And with that, friends, this trip to the Wild Wild West has come to a close. Just like last year’s trip out to Napa, I am once again in love with this place, especially after driving down some of the most breathtaking coastlines I’ve ever seen. It’s humbling, calming even, to see how pure, how untouched some areas of the world are. And while being home from vacation is certainly no walk in the park, that work we do week after week makes the days we don’t so much more special.

So special, and so so wild.

Not enough pictures for ya? There’s plenty more right here. Have at it!

Vacation Links:

Tillamook Cheese Factory, Tillamook, OR
Luna Sea Fish House, Yachats, OR

Bear Republic Brewery, Healdsburg, CA
Ridge Winery, Healdsburg, CA
Seghesio Winery, Healdsburg, CA
Summers Winery, Calistoga, CA
Artesa Winery, Napa, CA
Deerfield Winery, Kenwood, CA
Terra Valentine Winery, St Helena, CA
The Terraces Winery, St Helena, CA

No Brand Burger Stand, Ferndale, CA
Morimoto Napa, Napa, CA
Bottega, Yountville, CA
Bouchon Bakery, Yountville, CA
The French Laundry,  Yountville, CA
Bi-Rite Creamery, San Francisco, CA
Chez Panisse, Berkeley, CA
Cafe Campesino, Santa Cruz, CA
Old Fisherman’s Grotto, Monterey, CA
Nepenthe, Big Sur, CA
Malibu Seafood, Malibu, CA

On Conquering Fears

five spice calamari
I took one of those “How Well Do You Know Me?” quizzes on facebook a while back. They clearly are no indication of how well you know someone, but rather a way of showing how many (or how few) tidbits you can ‘guess’ right. I let out a huge guffaw when reading that most people think I would rather mingle at a party than people-watch. wtf? I’m one of the best people-watchers I know, and I cringe at making small talk unless it’s about a new all-clad pan or pasta roller attachment.

I also got a few chuckles out of the question about my fears. I used to think I didn’t have any of those. Spiders? No. Heights? Heck No. Snakes? Not really, but they do make me shiver when I see them on tv. I finally admitted it after years – I do have a fear…

The big ol’ ocean. Or rather, any large body of water, with waves and a ‘deep end’.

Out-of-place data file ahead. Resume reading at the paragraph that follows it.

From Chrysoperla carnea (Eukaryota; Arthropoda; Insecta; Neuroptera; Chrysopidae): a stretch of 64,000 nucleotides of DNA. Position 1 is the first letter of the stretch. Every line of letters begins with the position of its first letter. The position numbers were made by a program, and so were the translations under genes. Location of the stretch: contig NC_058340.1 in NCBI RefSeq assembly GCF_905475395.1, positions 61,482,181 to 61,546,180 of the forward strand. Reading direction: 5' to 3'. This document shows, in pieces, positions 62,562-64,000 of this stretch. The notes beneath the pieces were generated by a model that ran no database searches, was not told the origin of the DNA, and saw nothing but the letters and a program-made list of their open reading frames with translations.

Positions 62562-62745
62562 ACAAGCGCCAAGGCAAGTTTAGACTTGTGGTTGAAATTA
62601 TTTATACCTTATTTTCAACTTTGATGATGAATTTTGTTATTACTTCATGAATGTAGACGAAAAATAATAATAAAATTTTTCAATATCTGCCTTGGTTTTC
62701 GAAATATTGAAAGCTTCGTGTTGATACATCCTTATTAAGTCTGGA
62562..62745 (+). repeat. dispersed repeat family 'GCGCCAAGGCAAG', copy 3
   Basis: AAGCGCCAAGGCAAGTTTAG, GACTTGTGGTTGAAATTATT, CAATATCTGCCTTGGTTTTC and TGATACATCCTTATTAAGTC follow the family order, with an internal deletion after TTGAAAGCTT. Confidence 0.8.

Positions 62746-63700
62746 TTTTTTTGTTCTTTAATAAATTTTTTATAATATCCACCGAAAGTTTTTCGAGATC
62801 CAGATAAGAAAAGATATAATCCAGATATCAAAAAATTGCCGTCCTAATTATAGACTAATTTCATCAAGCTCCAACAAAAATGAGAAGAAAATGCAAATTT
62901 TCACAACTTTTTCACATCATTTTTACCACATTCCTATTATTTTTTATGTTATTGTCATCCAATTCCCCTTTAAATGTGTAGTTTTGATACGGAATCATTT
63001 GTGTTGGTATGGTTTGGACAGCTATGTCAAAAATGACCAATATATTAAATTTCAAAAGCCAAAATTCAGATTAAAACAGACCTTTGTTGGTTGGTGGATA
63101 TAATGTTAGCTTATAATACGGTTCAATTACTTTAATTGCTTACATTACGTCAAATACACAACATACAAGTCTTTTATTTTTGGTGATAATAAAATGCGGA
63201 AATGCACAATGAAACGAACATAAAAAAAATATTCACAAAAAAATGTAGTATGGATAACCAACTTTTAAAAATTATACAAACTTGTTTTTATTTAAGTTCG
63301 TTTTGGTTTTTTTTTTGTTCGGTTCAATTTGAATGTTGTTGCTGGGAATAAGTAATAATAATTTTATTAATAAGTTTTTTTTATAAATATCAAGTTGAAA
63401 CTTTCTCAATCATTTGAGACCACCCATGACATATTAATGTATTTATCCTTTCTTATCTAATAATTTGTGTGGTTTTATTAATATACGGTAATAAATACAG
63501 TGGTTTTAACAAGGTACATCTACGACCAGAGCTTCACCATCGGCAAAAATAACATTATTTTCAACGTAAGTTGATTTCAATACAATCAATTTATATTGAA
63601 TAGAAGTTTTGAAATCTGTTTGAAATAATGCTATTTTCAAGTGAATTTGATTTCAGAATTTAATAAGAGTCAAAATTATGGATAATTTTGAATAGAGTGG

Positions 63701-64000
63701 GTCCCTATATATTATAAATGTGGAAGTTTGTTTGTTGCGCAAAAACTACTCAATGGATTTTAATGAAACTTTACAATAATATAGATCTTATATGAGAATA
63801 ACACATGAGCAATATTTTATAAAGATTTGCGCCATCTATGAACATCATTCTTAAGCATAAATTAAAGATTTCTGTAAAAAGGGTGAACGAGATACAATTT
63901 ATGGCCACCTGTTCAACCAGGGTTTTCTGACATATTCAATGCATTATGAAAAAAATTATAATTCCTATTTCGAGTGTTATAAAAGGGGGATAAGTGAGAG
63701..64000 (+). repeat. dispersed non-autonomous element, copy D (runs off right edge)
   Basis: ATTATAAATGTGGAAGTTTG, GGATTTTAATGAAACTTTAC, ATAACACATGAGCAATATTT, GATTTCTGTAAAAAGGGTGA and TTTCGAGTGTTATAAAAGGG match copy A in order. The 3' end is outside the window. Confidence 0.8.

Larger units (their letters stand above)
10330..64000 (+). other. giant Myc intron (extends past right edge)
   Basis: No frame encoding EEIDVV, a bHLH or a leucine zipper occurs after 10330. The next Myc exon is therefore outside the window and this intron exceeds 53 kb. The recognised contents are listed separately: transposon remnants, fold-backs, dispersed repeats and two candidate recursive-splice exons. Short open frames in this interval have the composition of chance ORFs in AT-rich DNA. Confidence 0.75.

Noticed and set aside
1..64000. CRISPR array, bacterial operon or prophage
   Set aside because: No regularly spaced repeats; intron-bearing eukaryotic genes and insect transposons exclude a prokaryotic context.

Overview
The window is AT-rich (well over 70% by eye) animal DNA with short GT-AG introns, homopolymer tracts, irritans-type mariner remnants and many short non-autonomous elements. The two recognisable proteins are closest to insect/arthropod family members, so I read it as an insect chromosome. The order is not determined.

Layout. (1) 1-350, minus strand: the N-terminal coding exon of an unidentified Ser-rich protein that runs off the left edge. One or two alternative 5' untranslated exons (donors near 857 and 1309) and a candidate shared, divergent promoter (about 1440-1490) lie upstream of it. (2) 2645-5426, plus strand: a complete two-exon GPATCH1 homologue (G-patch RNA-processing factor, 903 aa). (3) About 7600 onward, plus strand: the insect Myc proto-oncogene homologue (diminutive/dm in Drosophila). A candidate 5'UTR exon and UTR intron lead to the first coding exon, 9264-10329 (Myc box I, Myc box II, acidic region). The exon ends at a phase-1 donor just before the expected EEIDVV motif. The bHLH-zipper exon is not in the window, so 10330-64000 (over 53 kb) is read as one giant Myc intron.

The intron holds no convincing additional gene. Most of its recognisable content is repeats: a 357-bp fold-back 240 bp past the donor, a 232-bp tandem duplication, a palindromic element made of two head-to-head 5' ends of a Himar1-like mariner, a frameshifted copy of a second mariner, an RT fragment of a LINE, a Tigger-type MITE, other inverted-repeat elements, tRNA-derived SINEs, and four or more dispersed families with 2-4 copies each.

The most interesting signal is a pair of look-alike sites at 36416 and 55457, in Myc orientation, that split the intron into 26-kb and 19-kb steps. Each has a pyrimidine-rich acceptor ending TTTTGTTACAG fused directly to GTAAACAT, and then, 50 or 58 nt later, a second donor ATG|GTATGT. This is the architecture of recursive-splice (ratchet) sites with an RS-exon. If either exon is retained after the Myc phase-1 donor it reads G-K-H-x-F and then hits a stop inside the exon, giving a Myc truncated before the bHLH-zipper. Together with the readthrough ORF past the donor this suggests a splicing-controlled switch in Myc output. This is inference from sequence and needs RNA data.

before scuba

Yep, I said it. I marry a swimmer and I’m afraid of the ocean. And can I swim? Does doggy paddling count?! You see, a long time ago, in grammar school, I got caught in the undertow. It probably wouldn’t have been a big deal, but this stupid wench I was with decided to stand on my shoulders so that she wouldn’t go under. Yes, wench. Wouldn’t you agree? It was traumatic at best. And needless to say, I only go into the water if I’m sweating bullets.

Or scubadiving.

scuba gear

I avoided the dreaded scuba in Fiji. I nodded every time Chris mentioned it for this past vacation, secretly hoping he’d change his mind. I was terrified. And not just at being in the middle of the Caribbean. Sure, it’s gorgeous, but there. is. nothing. under. my. feet. for feet. And to even think of, on top of that fear, of remembering to breathe, and remembering to equalize my ears.

during scuba
Equalize my ears. That’s another er, issue. A couple of years ago, my ears wouldn’t equalize for days after a flight. Days. I just knew I’d make it all the way into the big scary water and after it all, I wouldn’t be able to go past 5 feet because of my stupid ears.

Did I ever mention that I’m practically blind without my contacts? Thanks, Dad. My contacts are -6.5, if that means anything to you. That’s why I don’t wear glasses – I’m scurred that they’ll “fall off” and then I’d be lost, and blind, and then I’d run into stuff. And who knows what you might run into in Chicago. So on top of the ocean fear and the pressure fear, I also have the water-is-going-to-get-in-my-mask-and-then-my-contact-will-fall-out-and-then-I-can’t-see-anything fear.

I suppose that, when you love someone, you sometimes put your fears aside. You take one for the team, so to speak. I knew Chris, being a certified diver, was über-excited about the scuba venture. But I won’t pretend that I enjoyed every second of it. I won’t pretend I didn’t almost give up at least 10 different times (7 of those in the pool during ‘training’). I think I almost used my whole air tank by hyperventilating the second I got in the sea, just on the way down the rope. One time, my ears started making this crackling noise, and it took all my might to not shoot straight up to the surface. Another time, I thought I felt water creep into my mask, just a little, and again thought about bee-lining to the sun.